I’m painting with a broad brush. A few of you may rightfully say, “But what about Turkmenistan? C’mon Jerome, you’re over simplifying.”  Yes, I may be, but although Turkmenistan is still a dictatorial parent, it is not a radical theocracy like countries south of it. It also prides itself as a declared “non-aligned nation,” not taking any side in a geopolitical world of regional bullies, or competing super powers.

What I am saying is that if you go to these countries . . . it’s safe. You will find kindred spirits. The Caspian Sea divides the Muslim majority “Stans” from a mostly Christian majority Caucasus. And although ethnically diverse, they all have been part of a turbulent crossroads of empires and religions along The Silk Road. 

The most important part of my trip were the personal encounters, however brief. They were more enriching than any stone or monument, regardless of how old or beautiful. I don’t travel for luxury nor relaxation. This was quite exhausting! The purpose of travel for me is to step out of my “comfort zone” and broaden my experience and appreciation of other cultures and the people who live there. We have a common humanity. And every time you can dissolve the boundary of “the other” you become lighter and freer of your own bias. What else is there to do?

I conclude with Gratitude. The most magical words in the English language are “Thank You.”

So to all those I met along the way . . .

Рақмет сізге - Kazakhstan.
Рахмат - Kyrgyzstan.
Rahmat - Uzbekistan.
Сипос - Tajikistan.
Sagbol - Turkmenistan.
Çox sağ ol - Azerbaijan.
Გმადლობთ - Georgia. 
Շնորհակալություն- Armenia

And to all of you, friends and family who have followed me on this journey, I say Thank You.

I very much appreciate you taking the time to read my reflections and experiences. It makes them even deeper and richer for me. May it inspire you to be more "uncomfortable."

The Silk Road, May-June 2024,


P.S. On my trans Atlantic flight home I did something I had never done before. Normally it's a great opportunity to catch up on movies I'd never seen. But during the twelve hours in the air I didn't watch a single movie. I couldn't. I was so full of images and memories, I had no need to vicariously watch other stories. I was sated. I was full from a 35 course meal of my own experiences. All I could do is write and sleep. Write and sleep. It was so satisfying. I had no hunger for stimulation. I could barely digest my own. It was proof that my travels had nourished me beyond my expectations. And my writings . . . well, I look upon those as homecooked meals for all of you. Small portions of a wider world that you and I are a part of.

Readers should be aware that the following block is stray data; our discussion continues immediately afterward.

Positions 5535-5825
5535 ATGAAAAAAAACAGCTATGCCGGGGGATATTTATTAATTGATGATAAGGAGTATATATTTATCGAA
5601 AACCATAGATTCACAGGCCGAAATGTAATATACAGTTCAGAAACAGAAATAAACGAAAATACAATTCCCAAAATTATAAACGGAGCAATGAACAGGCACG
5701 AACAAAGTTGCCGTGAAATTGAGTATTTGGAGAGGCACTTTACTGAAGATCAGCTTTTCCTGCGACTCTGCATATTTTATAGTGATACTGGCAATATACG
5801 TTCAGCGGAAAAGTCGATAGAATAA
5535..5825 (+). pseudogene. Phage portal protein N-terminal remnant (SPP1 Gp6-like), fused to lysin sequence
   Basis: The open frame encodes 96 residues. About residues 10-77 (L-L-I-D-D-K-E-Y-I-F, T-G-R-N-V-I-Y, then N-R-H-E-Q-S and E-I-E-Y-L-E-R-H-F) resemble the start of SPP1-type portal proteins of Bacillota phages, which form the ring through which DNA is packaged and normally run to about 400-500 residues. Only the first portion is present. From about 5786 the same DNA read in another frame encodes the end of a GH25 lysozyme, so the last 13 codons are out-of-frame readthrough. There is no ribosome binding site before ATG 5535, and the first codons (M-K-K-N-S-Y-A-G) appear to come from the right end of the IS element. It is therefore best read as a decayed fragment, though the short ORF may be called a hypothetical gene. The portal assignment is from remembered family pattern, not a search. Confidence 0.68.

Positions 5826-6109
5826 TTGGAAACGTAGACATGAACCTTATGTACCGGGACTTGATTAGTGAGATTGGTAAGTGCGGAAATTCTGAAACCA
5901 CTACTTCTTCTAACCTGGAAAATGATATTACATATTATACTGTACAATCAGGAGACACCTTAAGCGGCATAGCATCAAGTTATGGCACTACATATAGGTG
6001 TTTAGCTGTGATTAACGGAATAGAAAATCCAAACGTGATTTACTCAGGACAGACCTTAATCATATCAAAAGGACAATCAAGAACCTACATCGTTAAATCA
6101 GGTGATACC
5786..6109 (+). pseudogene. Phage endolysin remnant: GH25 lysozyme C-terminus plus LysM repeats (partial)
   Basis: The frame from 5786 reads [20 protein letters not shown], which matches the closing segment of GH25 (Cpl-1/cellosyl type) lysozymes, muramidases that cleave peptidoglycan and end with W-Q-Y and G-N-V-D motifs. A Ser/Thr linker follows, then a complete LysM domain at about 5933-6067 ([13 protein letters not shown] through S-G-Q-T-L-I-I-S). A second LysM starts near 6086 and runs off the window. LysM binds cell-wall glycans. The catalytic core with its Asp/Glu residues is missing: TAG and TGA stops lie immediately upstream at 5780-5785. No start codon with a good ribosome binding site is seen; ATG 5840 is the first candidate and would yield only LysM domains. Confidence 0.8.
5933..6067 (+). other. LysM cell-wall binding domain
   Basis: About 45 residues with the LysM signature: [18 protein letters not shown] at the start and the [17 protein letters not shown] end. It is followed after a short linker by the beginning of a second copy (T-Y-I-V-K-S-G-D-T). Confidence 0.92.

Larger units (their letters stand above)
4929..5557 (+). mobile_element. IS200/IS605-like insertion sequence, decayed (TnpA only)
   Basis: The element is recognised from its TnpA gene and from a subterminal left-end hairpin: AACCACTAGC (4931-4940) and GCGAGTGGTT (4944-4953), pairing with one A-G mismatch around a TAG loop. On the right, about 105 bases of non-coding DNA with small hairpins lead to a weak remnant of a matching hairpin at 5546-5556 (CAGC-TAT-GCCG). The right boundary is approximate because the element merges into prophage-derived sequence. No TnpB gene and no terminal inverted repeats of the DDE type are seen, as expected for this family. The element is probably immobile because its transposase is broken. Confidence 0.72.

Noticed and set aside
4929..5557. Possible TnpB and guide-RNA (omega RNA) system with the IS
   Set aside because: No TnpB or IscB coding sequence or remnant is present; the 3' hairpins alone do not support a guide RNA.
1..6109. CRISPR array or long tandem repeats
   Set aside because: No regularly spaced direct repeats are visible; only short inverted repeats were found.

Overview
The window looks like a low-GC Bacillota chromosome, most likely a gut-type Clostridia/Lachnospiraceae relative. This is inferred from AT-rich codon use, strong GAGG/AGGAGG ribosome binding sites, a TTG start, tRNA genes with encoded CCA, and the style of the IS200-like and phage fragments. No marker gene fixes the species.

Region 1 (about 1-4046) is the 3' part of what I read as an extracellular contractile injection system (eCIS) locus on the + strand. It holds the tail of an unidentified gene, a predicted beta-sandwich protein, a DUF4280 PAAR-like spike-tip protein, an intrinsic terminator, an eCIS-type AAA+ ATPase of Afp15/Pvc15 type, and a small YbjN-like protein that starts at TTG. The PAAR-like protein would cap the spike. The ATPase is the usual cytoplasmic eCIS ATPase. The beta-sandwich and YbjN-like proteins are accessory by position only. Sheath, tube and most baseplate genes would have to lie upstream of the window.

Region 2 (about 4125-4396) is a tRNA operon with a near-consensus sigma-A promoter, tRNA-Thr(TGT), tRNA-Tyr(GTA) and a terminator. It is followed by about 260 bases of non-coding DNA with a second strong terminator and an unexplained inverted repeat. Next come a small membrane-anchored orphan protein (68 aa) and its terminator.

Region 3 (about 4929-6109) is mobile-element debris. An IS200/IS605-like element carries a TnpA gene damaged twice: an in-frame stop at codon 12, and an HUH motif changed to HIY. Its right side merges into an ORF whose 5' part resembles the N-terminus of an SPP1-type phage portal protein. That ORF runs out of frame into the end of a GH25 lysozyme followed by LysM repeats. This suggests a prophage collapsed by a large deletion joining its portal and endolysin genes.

Blessings on the Meal!

33 views2 comments

Recent Posts

See All



Yes, what a potpourri, potluck collection of experiences, cultures, and images! Your conclusion once again portrays a warm-hearted, intelligent, open-minded author, and offers valuable practical and spiritual insight to a far-from-obsolete region and culture, prompting self-reflection and a renewed interest in working for the future (present and past) of our incredibly beautiful Earth.


Jack Greenspun
Jack Greenspun

Humanity humanity is not comfortable when lived. But the stories upon reflection are comforting.

Thanks for crafting your documentary Jerome. You are right. Every “meal” was a bite sized slice of humanity. Spicy but digestible.

Thanks for providing the ride along my friend.

bottom of page